Sunny Day and an Old Lens

I’m patiently awaiting for the return of my beloved long zoom. There is never really a good time to be without a favorite lens, but I’ve been making due with an old Vivitar manual lens from 1978. I wrote about taking out this old piece of kit in desperation here.

Today I had a chance to take the relic out in almost perfect conditions. It was a sunny 50 degrees and the birds were dropping in and out of range – on my last post the images had a softness that is not typical of modern glass, they looked almost “film-like”. Today, that old bit of kit was singing. I started shooting some black and white film with it and late in the day I managed to make a few captures.

Today my favorite northern cardinal was not even considering stopping by the feeders. I spotted him in the crepe myrtle bush…

20130224-185418.jpgOf course he thew me that Johnny Bravo stare – snob…

20130224-185530.jpgI experimented with aperture settings and he looked away…

20130224-185546.jpgOne thing about focussing manually, I can focus on the bird in spite of the limbs in the way.

Back at the feeders, I got a clear shot of a pine warbler in the late afternoon sun…

20130224-185634.jpgOne key to using old glass is finding a subject that is going to stick around, and this guy was serious about feeding, not flitting…

20130224-185653.jpgLive view does give you the ability to see what the changes in aperture and shutter speed will do, so it’s not exactly like shooting a film camera from the era…

20130224-185713.jpgI love how the sun rests on the shoulders of this warbler, he has become a regular visitor and he has even brought his girlfriend to check things out too. I hope they decide to stay.

After shooting this lens on a sunny day, I have decided its a keeper! I wouldn’t choose it over my modern lens in most situations, but shooting it on my modern camera gave me to confidence to try to capture birds with it on a film camera this weekend. It’s a good bit of kit.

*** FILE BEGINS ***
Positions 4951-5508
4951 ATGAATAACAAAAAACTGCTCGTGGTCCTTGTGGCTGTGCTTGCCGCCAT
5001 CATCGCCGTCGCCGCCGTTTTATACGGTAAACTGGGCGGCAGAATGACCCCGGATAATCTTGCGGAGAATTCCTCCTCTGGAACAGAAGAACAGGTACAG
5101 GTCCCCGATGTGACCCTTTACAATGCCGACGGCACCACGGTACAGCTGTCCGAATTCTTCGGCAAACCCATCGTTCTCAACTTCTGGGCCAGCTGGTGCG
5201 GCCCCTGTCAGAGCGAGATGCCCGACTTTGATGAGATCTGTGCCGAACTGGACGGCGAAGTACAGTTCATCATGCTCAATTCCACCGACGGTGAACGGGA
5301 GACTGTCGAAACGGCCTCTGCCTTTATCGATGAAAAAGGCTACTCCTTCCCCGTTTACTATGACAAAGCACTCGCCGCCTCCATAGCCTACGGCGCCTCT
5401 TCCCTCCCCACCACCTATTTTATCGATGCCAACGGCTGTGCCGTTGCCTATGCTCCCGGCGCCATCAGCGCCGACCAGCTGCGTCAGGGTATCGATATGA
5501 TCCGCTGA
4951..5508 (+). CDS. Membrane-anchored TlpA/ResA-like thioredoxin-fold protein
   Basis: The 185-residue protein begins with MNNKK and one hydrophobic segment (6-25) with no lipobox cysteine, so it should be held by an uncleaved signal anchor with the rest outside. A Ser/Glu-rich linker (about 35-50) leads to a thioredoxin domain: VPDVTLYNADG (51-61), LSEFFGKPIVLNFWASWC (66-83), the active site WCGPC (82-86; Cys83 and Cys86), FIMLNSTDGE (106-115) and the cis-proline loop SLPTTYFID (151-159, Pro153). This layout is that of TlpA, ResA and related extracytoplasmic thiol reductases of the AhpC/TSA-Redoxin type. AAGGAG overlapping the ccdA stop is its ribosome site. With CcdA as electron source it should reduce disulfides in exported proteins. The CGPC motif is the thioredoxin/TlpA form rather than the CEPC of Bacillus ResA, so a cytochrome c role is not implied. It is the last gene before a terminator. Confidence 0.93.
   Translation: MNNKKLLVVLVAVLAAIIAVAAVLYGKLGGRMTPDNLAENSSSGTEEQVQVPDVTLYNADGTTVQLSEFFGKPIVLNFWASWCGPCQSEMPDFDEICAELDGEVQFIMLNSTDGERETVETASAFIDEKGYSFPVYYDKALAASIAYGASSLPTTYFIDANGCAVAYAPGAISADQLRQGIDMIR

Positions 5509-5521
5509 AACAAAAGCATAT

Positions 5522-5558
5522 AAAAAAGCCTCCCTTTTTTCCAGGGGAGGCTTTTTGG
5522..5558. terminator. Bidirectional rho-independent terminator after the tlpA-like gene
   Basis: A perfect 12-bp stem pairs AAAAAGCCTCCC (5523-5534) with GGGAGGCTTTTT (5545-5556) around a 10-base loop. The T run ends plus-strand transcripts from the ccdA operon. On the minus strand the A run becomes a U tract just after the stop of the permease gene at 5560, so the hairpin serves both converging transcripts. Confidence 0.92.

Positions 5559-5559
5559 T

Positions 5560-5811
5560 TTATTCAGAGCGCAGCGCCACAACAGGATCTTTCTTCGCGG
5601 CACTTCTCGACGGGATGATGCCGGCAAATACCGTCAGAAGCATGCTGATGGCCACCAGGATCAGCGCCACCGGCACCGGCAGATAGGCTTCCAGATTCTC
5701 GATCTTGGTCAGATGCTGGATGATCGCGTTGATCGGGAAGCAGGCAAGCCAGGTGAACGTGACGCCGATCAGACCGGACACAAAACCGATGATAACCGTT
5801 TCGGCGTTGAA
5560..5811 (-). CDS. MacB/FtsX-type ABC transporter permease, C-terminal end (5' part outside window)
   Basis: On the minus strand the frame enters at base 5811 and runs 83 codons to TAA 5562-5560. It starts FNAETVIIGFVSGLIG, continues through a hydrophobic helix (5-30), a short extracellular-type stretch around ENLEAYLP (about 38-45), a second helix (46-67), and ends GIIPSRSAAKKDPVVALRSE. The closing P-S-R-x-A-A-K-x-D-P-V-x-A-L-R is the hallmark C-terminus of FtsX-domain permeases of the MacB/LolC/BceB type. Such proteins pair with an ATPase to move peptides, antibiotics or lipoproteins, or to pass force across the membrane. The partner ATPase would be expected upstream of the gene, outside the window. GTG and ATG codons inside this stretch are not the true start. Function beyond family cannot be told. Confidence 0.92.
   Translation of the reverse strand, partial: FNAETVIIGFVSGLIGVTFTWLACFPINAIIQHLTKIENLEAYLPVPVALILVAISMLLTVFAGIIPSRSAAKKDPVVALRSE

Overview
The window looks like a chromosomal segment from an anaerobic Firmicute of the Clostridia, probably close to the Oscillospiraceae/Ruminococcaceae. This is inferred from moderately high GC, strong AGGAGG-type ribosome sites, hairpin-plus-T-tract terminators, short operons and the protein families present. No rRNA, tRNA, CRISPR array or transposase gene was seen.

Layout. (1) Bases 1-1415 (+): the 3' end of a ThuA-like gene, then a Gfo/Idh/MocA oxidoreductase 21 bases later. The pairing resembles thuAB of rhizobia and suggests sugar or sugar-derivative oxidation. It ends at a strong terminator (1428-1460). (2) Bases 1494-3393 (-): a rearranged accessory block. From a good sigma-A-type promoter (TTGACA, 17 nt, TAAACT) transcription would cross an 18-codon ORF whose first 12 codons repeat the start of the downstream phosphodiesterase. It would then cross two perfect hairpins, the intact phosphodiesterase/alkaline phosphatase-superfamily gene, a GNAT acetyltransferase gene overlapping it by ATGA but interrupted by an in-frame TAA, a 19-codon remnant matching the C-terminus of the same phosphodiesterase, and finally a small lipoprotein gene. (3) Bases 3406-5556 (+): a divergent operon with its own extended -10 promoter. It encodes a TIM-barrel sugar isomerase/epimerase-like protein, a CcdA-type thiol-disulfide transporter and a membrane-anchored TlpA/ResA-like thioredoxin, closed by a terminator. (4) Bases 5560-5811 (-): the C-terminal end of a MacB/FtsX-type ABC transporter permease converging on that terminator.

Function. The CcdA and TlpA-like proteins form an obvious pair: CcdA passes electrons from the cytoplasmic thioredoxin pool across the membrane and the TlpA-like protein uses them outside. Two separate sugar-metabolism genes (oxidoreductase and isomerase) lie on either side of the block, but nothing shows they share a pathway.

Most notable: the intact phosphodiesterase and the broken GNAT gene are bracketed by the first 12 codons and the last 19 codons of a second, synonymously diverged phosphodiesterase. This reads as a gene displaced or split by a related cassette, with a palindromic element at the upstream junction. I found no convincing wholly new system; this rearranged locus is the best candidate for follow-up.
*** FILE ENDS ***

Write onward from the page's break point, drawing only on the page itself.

Iced In & Improvising

Sometimes you just have to improvise.

This week I had to give in and mail my beloved bird lens back to the manufacturer for repair. I considered renting one for a couple of weeks but decided that I should just try some close shooting, that this was the best time to mail it off. I could make due and try other things, at least it would be in good condition for springtime.

Wednesday we had a weather event, an ice storm. Someone online called it “slain” – a mix of sleet, hail, and freezing rain – it created about an inch of ice at my place infused with these marble sized beads.

20130222-162529.jpgThe woods were like a layer of ice, topped with hail, and dusted with leaves from the winds.

20130222-173704.jpg

I was prepared for the storm. I made room in the garage for the Jeep, I made chicken and noodles and I stacked about a rick of firewood inside the living room. I had my Carharts out and was ready for whatever came my way. By midnight there was thunder, lightning, sleet, and hail – all at once – the sound on my metal roof was unlike anything I have ever heard. I stoked the fire and planned on working from home the next day as long as I had power.